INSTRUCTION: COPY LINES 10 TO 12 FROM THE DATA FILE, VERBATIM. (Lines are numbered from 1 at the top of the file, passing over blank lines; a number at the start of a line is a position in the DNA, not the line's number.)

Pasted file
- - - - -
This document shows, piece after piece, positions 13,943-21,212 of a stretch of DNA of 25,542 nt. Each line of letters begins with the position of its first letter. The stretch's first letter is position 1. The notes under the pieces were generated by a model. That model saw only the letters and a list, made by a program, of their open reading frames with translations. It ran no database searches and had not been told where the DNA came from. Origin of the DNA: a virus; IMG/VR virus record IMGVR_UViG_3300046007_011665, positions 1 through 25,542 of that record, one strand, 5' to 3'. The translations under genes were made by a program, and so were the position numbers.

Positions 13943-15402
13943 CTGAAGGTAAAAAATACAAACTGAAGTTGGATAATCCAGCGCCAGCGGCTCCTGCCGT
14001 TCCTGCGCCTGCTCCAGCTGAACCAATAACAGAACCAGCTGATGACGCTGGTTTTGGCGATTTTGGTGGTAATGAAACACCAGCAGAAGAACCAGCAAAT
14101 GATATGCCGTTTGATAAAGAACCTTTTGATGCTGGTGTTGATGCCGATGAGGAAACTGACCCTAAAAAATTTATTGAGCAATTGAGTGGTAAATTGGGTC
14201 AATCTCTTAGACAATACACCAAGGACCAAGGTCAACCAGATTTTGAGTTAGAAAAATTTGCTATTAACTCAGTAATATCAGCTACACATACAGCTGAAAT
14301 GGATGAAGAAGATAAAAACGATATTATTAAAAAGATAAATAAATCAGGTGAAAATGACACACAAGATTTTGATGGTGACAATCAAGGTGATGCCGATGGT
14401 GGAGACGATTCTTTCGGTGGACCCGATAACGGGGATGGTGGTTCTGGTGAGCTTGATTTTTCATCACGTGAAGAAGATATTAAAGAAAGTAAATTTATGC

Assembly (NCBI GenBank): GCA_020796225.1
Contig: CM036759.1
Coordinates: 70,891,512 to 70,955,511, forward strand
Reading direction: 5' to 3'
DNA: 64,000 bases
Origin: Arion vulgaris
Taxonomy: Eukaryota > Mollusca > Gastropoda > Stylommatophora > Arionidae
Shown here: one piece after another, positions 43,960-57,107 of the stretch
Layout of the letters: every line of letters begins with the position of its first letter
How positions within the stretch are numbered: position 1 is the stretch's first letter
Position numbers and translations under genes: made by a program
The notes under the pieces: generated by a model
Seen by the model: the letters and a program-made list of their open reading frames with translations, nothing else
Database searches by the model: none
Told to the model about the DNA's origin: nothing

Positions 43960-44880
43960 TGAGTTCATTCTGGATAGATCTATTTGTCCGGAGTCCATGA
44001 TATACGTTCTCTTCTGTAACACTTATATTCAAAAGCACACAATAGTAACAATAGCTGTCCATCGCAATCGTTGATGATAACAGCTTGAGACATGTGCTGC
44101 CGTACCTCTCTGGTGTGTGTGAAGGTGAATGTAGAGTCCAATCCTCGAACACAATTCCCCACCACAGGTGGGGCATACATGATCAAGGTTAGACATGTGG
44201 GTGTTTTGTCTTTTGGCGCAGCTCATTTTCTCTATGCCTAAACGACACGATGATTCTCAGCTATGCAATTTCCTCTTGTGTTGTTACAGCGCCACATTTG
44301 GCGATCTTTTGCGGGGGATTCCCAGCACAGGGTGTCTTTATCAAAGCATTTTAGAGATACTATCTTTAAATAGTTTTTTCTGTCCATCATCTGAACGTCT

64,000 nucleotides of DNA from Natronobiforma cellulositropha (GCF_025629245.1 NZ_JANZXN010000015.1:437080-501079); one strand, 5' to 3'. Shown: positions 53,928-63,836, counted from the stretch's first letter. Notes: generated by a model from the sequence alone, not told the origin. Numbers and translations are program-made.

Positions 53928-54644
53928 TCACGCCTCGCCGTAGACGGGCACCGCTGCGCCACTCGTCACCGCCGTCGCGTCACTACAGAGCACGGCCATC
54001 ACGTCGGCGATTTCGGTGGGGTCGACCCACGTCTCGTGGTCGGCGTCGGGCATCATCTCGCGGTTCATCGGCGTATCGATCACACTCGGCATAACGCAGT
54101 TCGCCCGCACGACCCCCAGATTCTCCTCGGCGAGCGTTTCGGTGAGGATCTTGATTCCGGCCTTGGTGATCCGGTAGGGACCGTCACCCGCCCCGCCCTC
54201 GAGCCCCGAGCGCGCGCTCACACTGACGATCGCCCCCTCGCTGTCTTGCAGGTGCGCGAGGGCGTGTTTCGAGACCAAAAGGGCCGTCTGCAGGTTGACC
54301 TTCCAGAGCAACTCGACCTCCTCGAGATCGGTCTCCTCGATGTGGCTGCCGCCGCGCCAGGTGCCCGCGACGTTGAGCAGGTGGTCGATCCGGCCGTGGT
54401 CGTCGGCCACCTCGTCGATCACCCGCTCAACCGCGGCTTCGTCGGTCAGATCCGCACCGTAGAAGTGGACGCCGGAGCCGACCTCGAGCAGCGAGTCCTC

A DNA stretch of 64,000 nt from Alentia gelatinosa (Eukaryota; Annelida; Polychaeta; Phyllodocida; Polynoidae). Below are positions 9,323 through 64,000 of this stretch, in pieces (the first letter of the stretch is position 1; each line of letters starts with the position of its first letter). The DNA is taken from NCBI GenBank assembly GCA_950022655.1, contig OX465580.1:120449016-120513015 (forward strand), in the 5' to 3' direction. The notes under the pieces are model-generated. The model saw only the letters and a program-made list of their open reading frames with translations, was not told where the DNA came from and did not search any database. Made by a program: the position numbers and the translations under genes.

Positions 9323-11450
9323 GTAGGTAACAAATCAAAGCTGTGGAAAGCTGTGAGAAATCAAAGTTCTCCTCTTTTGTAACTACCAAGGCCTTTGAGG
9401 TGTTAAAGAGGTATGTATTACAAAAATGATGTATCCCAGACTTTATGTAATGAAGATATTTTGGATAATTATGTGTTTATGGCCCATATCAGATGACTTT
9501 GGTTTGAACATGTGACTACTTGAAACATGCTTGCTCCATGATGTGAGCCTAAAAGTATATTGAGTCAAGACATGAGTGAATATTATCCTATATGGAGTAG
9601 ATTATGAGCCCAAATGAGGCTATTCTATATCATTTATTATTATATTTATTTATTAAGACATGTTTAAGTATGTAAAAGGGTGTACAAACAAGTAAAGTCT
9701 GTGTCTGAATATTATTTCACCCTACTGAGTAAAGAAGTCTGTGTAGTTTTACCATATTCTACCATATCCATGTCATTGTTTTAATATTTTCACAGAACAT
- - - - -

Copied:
Contig: CM036759.1
Coordinates: 70,891,512 to 70,955,511, forward strand
Reading direction: 5' to 3'